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August 15, 2018
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Marie Siváková: Reaction of an ordinary Roma/Czech woman to President's allegation that 90 % of "inadaptables" are Romani

14.11.2017 9:33
Marie Siváková
Marie Siváková

"Where is my homeland?" is the opening refrain of the national anthem of the Czech Republic. I, too, am asking: Am I able to consider the Czech lands my home?

This country where a certain part of the majority society hates me, considers me a parasite and "inadaptable"? Well yes, naturally. I am at home here!

Am I, to some people, an "inadaptable" pest, a weed? I am to those who never answer me when I greet them in the elevator, to those who stomp on my foot when we're on the bus together and don't apologize, to those who do not know how to behave, who don't work themselves, who couldn't measure up to me in many ways and who, just because they have light-colored eyes and hair, condemn me for my brown ones.

Hmm... people like that cannot convince me that this is not my home. I was born here, I have lifelong friends here from my high school days.

My initials have been carved into a tree trunk here for 20 years, I pay taxes, I am a paid member of the Association of Parents and Friends of the School, I clean up after my dog when I walk him because I want to live in a clean environment. Imagine, I even have a Lítačka transport card and a library card, and please note that I paid for them with my own money.

Good God, where else am I, if not at home?! I am not any different to anybody else, I'm not "the decent one", I am not playing at being a gadji [non-Roma] - this is just how Romani people live.

I am just as much as Romani woman as I am a Czech one. The fact that some Czechs have "tarred all Gypsies with the same brush" because they may have had a Romani neighbor once who was a cretin is just testimony to the fact that they themselves do not have their heads on straight.

I am a member of a so-called "visible minority" in this country - we're the ones who stand out, we're the ones under the microscope. Any time we put a foot wrong it will not be excused, it's as if everybody else is just waiting for some "Gypsy" to make a wrong move so they can all point the finger at us, so they can throw stones at us - stones they must take care to avoid being targeted by themselves.

According to our President, among the "inadaptables", 90 % are Romani. Damn, I don't know here he gets those statistics, but I guess it must be from some ghetto where the majority society forced all of the socially vulnerable Romani people to live together so the town could rest easy.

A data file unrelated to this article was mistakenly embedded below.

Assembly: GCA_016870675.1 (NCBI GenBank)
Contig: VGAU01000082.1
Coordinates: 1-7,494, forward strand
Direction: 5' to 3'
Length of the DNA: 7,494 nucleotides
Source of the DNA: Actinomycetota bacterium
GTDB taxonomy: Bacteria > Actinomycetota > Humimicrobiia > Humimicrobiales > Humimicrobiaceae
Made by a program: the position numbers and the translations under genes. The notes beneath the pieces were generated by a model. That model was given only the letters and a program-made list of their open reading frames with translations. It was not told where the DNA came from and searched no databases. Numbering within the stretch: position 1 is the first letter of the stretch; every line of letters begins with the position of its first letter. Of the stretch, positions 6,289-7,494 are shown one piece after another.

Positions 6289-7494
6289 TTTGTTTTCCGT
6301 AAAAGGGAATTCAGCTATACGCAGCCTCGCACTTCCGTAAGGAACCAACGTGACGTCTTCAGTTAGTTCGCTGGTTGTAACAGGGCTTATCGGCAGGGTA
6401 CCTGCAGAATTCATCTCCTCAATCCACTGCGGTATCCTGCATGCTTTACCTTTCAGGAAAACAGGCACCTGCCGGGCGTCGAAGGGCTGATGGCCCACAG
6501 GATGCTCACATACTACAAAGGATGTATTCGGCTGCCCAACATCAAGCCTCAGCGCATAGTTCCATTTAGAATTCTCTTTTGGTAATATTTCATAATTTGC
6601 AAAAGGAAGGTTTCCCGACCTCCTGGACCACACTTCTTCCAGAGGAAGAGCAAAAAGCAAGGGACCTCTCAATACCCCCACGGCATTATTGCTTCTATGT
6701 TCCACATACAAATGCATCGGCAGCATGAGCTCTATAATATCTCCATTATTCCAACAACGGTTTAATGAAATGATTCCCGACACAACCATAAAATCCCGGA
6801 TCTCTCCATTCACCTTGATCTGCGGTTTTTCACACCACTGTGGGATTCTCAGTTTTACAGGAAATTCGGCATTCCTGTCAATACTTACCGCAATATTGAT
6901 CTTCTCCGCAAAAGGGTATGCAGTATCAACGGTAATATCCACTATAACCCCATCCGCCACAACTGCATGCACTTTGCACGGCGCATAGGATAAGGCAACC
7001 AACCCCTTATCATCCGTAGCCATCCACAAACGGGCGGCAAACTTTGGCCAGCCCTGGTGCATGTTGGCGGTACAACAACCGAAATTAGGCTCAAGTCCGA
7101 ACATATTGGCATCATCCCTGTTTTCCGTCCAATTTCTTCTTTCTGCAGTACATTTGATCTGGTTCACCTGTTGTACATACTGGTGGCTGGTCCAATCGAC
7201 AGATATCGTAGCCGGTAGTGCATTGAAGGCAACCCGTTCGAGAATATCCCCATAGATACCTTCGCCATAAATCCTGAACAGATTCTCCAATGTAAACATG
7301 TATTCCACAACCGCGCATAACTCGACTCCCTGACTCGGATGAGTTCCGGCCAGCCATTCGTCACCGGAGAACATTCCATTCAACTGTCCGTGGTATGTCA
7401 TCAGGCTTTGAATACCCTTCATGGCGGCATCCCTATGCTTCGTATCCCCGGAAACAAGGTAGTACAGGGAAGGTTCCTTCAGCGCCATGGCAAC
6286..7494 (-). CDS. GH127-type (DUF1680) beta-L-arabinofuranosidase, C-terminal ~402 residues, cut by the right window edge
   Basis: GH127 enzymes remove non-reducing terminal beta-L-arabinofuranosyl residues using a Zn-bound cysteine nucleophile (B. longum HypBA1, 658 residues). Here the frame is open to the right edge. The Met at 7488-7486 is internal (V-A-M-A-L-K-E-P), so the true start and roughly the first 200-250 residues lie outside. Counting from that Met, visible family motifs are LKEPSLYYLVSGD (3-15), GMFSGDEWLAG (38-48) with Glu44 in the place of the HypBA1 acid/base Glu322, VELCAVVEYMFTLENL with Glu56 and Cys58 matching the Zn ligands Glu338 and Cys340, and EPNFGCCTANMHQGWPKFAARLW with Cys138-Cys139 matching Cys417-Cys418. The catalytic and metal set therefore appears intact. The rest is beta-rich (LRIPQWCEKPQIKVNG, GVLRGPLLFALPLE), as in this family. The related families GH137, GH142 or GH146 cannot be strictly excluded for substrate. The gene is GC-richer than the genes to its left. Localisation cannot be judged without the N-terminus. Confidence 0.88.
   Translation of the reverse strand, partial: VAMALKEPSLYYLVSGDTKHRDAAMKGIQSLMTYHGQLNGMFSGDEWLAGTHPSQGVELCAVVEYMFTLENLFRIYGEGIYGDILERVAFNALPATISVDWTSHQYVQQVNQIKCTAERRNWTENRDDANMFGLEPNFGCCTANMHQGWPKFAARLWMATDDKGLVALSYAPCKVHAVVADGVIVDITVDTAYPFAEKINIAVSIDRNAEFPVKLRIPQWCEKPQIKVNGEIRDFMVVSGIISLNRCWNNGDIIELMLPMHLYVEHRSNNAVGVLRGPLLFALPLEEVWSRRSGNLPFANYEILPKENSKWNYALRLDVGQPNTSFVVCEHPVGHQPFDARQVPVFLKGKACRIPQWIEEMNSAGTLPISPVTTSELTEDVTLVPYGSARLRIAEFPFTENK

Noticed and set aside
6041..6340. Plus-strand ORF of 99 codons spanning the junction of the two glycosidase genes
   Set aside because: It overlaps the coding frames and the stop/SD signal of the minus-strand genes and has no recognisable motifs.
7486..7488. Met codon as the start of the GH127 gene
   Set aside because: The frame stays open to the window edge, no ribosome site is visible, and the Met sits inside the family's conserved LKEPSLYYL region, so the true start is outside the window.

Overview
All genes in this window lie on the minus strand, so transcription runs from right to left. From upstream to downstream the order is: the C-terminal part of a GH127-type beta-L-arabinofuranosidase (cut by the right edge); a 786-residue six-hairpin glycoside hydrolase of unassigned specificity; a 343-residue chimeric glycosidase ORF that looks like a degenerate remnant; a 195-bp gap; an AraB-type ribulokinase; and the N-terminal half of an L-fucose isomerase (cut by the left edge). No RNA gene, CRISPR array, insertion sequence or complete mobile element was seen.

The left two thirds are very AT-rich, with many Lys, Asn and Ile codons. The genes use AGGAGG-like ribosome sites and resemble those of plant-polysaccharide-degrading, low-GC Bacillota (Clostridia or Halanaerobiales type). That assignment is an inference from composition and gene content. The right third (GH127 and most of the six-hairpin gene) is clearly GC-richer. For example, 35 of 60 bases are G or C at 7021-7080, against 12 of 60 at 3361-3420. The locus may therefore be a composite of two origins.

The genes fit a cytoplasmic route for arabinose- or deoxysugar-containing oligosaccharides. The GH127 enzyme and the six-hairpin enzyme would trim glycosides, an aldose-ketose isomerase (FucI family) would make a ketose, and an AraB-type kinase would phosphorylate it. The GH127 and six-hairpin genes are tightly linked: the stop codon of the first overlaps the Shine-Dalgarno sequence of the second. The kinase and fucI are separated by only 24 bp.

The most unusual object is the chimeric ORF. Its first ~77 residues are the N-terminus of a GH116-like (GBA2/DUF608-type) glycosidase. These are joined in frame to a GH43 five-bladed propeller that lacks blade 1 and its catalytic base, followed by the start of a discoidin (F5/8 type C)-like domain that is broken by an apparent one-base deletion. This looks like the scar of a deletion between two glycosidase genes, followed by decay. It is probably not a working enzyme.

In my world, I, my partner, my Mom, my two brothers, my mother-in-law, my father-in-law and both my sisters-in-law all work. My father, who is now retired, draws a pension that is higher tham many of his white friends - because he worked longer than they did.

Those are just the people from my immediate surroundings - I am not counting the many other relatives, friends and acquaintances of mine who work and who are Romani. You will certainly comprehend, therefore, that I cannot quietly agree with the President's allegations.

I will not be bothered, though, by the fact that some individuals condemn me at first sight, that they believe the hoaxes, the outcry on TV, and that now they believe what the President has said. This is my home, and I live here in such a way that both I and my family are doing well and there is nothing of which we should be ashamed.

I do not let racism anywhere near me. I do not surround myself with people who begrudge me for being dark because there is nothing else about me with which they could find fault.

I will never wrack my brains over how to convince racists and xenophobes to change their opinions. If an ordinary, thinking Romani person cannot convince somebody that people are all different, and that Romani people are not just "inadaptables", then nothing will ever convince them. 

Marie Siváková, translated by Gwendolyn Albert
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